The numbers: Sales at U.S. retailers jumped 3% in January — the biggest increase in almost two years — as Americans flocked to the stores at the start of the new year.
Retail sales are a big part of consumer spending and offer clues about the strength of the economy. The sterling January report could help generate a better-than-expected increase in first-quarter gross domestic product.
Sales were forecast to rise 1.9%, based on a Wall Street Journal poll of economists.
Receipts increased a still-strong 2.6% if auto dealers and gas stations are excluded. Car and gasoline purchases can exaggerate the ups and downs in overall retail spending.
Big picture: Retail sales slowed sharply in the second half of 2022 due to high inflation and a softening economy. Similarly large gains like the one last month are unlikely to be regular staple this year, economists caution.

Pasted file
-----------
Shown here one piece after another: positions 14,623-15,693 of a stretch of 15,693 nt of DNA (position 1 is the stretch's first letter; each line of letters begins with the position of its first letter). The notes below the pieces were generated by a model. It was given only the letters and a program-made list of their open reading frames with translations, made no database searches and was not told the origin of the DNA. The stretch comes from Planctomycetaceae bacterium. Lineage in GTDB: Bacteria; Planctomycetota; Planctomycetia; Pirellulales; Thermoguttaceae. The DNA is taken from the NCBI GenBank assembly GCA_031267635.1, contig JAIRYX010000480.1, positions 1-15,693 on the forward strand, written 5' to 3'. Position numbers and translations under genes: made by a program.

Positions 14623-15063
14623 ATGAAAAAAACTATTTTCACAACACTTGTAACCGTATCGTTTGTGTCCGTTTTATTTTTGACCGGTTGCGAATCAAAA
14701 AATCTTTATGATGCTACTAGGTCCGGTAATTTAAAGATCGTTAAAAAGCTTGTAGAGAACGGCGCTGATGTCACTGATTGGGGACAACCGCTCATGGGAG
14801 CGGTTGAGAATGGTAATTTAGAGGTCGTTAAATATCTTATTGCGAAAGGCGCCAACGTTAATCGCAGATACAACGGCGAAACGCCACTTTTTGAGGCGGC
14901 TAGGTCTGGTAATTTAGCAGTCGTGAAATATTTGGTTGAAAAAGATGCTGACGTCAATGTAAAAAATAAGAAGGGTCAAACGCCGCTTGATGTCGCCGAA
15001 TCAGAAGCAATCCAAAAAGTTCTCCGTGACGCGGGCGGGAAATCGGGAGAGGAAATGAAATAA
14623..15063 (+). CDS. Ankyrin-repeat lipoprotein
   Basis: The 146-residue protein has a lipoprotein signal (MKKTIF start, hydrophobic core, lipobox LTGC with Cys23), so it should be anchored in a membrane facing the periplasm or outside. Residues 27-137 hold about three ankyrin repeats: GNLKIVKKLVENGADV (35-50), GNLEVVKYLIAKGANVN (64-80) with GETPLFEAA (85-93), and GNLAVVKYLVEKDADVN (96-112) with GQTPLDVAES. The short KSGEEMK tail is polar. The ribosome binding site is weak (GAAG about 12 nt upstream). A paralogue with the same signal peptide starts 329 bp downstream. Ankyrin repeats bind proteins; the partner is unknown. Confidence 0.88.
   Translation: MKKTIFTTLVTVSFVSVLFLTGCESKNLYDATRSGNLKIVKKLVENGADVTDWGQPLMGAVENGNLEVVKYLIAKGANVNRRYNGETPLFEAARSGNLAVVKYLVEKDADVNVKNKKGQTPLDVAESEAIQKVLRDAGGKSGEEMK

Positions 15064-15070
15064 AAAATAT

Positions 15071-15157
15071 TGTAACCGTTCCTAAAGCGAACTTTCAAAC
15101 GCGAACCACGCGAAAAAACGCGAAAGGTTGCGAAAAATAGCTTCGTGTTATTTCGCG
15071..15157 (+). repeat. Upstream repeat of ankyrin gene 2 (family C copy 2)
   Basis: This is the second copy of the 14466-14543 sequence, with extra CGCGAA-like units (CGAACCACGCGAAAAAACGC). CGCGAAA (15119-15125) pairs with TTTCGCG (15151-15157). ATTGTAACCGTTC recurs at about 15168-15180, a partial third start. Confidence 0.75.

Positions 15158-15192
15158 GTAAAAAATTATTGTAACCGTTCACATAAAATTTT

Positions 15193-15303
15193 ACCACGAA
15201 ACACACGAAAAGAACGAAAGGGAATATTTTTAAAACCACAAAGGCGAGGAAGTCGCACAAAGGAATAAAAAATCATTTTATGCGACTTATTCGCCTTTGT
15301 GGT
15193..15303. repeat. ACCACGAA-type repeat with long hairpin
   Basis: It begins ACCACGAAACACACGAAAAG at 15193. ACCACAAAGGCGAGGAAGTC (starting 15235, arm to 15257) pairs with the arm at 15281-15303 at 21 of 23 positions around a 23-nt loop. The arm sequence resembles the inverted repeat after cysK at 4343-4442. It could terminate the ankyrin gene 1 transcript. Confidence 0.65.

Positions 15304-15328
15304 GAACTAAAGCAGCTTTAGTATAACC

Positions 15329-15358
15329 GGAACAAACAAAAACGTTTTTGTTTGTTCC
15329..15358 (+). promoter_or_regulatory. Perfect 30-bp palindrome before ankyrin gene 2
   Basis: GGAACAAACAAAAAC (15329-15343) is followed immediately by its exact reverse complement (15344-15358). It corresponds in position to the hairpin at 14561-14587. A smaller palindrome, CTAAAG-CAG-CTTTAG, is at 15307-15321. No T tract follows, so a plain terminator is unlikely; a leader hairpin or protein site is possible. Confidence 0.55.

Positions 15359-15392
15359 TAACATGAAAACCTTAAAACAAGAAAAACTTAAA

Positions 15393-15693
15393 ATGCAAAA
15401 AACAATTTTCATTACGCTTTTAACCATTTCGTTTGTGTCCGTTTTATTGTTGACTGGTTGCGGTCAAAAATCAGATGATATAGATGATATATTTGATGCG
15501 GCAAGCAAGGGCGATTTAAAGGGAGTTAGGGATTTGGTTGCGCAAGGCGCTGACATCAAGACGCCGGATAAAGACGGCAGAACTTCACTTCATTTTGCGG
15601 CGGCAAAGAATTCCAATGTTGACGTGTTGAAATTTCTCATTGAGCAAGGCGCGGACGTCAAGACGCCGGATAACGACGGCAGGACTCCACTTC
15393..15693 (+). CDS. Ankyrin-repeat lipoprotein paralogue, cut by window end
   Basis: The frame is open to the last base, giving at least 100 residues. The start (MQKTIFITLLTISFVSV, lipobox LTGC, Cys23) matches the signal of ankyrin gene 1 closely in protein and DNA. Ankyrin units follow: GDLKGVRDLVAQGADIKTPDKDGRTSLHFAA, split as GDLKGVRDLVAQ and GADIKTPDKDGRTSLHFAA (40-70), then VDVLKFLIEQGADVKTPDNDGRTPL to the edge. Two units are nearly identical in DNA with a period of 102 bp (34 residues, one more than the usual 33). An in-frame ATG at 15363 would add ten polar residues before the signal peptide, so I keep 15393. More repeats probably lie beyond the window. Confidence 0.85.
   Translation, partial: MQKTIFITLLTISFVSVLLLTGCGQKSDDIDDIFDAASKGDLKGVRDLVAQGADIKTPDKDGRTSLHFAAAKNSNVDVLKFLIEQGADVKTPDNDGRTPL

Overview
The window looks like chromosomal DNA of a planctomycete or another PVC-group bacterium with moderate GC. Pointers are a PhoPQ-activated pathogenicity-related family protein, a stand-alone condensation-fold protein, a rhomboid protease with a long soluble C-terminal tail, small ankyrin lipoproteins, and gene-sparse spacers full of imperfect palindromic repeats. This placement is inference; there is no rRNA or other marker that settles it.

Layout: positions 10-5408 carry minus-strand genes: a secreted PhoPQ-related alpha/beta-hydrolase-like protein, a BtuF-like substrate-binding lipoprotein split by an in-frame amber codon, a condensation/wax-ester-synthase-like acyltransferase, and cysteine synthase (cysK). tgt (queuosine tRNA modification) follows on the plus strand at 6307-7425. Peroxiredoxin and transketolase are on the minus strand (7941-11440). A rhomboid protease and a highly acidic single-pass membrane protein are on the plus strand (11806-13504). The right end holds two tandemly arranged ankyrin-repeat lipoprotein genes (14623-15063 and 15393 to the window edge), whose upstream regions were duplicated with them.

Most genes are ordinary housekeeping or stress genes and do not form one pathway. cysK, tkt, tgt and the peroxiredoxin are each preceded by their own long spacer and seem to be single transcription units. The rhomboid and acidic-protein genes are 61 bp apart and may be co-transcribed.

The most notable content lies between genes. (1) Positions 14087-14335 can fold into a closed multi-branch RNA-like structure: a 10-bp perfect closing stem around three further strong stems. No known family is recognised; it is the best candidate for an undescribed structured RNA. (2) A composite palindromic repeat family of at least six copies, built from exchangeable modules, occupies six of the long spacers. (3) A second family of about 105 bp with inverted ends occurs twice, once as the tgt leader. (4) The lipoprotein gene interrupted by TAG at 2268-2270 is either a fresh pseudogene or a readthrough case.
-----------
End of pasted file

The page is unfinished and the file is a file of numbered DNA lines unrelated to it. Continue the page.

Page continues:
Why so? The Federal Reserve is still raising interest rates to try to tame inflation, a strategy that works by weakening the economy. Higher borrowings cost depress consumer spending and business investment.
Yet with unemployment at a 54-year low and many companies still hiring, consumers could keep spending just enough to keep the economy out of recession — what economists call a “soft landing.”
The January increase in sales lends support to that idea. Household purchases are the main engine of U.S. growth.
Market reaction: The Dow Jones Industrial Average and S&P 500 were set to open lower in Wednesday trades. The retail report was viewed as strong enough to keep the pressure on the Fed to raise rates. Higher rates tend to hurt stocks.